New Rules for Landlords Help Protect Tenants

On July 10, new legislation became effective that prohibits rent increases on units that fail to meet minimum rental housing standards and gives Seattle DCI enforcement authority over “prohibited acts by owners.”

The ordinance is housed in the Prohibited acts by owners section of Seattle Municipal Code (SMC) 22.206.180.

Properties That Do Not Meet Basic Standards

Landlords are now prohibited from raising rents on units that do not meet minimum standards listed on the Rental Registration Inspection Ordinance (RRIO) checklist. The Rental Registration Inspection Ordinance requires all owners of rental housing units in the city of Seattle to register with Seattle DCI.  The RRIO checklist identifies the most important, minimum, rental standards required in all rental units.

If a tenant gets a rent increase notice and believes the increase cannot take effect due to conditions in their unit believed to fail the RRIO checklist under the new rules, the tenant must inform the landlord in writing (e-mail is allowed). After receiving notice of any conditions that would fail the RRIO checklist, tenants may then contact Seattle DCI through the general complaint line at (206) 615-0808. Both renters and owners can request an inspection. Seattle DCI will inspect the unit and determine whether the rent increase should be deferred until the landlord makes repairs. If Seattle DCI inspects after a rent increase becomes effective and finds conditions that fail the checklist, the landlord will be required to provide the tenant a refund or rent credit of the difference until the condition is amended.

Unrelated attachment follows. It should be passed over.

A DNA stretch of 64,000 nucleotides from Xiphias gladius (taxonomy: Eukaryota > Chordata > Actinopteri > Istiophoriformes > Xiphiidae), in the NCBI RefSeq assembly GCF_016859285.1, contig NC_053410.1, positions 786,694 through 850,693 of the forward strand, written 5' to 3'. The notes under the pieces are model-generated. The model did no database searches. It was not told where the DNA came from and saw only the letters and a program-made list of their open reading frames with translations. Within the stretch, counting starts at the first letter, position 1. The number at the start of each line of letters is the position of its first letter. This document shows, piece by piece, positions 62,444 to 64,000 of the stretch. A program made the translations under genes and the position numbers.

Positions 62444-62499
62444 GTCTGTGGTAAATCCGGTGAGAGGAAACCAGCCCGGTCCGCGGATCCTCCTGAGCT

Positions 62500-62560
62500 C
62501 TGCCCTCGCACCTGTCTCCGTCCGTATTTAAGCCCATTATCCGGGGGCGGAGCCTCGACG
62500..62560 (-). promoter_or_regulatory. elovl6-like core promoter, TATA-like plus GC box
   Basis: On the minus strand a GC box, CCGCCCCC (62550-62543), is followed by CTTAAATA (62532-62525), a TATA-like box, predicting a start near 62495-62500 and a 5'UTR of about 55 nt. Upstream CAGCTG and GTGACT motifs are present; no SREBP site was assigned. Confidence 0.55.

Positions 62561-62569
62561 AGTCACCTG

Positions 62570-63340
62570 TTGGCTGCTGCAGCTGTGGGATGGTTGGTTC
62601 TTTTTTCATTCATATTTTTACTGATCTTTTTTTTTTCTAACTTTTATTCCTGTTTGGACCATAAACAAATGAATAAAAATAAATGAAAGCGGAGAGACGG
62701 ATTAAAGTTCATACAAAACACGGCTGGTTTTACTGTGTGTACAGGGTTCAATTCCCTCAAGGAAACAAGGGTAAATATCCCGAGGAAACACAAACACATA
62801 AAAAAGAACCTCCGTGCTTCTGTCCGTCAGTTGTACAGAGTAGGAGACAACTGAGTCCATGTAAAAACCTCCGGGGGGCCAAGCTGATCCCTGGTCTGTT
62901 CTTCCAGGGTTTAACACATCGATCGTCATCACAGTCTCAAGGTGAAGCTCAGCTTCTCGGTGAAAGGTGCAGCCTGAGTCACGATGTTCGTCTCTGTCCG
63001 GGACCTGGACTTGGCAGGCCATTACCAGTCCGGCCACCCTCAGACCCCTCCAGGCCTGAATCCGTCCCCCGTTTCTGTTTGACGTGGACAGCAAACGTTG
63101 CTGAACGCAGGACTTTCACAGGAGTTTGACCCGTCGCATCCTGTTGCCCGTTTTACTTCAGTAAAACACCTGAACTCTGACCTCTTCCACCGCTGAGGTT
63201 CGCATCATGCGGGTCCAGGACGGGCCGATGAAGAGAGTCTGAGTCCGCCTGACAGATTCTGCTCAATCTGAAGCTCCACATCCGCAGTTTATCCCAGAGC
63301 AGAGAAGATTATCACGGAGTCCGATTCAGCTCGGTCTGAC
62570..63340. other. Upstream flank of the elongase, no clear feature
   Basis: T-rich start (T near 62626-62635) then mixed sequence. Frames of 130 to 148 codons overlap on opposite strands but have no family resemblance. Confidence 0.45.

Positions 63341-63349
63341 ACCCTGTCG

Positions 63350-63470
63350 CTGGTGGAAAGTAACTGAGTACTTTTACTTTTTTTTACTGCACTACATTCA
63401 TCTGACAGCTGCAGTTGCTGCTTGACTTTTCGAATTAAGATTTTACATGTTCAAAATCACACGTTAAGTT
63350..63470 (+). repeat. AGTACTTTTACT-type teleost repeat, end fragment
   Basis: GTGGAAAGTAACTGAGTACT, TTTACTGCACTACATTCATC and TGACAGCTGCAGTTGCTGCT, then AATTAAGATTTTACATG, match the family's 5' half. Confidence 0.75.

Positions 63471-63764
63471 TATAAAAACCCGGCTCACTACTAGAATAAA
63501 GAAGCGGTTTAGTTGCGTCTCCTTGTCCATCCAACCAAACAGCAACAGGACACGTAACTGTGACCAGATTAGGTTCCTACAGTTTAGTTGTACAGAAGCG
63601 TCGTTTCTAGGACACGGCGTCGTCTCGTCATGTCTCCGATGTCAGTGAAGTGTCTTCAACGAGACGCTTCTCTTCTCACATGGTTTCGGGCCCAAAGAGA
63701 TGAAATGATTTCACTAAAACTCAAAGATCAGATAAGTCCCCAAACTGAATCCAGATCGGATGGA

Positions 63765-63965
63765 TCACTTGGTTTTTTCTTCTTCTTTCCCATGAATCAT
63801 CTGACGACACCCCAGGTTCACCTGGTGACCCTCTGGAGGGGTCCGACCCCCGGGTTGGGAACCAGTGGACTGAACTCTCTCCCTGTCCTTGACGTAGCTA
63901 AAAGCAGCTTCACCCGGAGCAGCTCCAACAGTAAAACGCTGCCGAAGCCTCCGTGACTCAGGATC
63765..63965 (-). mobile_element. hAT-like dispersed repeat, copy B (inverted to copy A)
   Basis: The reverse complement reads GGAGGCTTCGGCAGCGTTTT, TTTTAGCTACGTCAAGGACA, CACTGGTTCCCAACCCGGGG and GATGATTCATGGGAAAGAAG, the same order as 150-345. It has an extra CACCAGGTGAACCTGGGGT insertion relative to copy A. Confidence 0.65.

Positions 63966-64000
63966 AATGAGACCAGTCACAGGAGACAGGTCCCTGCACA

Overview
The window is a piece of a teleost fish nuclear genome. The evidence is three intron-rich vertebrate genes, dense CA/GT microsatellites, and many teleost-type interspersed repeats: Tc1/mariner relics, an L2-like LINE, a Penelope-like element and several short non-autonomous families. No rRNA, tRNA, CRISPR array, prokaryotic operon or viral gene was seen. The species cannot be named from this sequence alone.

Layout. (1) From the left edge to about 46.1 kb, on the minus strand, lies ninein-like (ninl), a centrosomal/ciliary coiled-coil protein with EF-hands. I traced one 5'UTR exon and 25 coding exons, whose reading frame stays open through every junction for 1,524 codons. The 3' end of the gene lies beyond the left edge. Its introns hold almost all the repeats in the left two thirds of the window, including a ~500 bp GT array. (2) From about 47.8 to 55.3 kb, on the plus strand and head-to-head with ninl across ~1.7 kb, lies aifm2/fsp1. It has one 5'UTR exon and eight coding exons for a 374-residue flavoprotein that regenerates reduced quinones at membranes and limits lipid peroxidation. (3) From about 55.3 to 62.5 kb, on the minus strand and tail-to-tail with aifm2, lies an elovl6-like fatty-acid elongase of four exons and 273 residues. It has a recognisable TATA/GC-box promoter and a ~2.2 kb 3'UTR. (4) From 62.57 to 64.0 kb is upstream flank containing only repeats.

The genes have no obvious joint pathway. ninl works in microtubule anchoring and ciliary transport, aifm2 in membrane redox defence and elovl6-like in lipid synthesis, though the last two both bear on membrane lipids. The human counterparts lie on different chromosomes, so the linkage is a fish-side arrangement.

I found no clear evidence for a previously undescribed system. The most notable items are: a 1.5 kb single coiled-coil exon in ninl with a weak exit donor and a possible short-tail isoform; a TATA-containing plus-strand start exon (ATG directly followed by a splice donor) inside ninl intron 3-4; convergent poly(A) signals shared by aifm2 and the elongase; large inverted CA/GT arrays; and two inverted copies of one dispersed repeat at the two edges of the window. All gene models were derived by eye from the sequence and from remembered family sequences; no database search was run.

New Rent Increase Notice Requirements

Landlords who wish to raise housing costs, defined as rent plus periodic monthly fees, must now include language in the written notice describing how tenants may reach Seattle DCI for information on the rights and obligations of landlords and tenants. Example language will be available at www.seattle.gov/rentinginseattle.

It is now a “prohibited act” to fail to give proper notice of a rent increase. In Seattle, if the increase to the tenant’s housing costs is less than 10 percent of the amount charged over the preceding 12 months, landlords must give tenants the notice at least 30 days before the effective date of the increase. If the increase is for 10 percent or more of the last year’s housing costs, the landlord must give tenants the notice of increase 60 days in advance. Seattle DCI can now enforce this longstanding Seattle requirement.

Illegal Evictions and Entries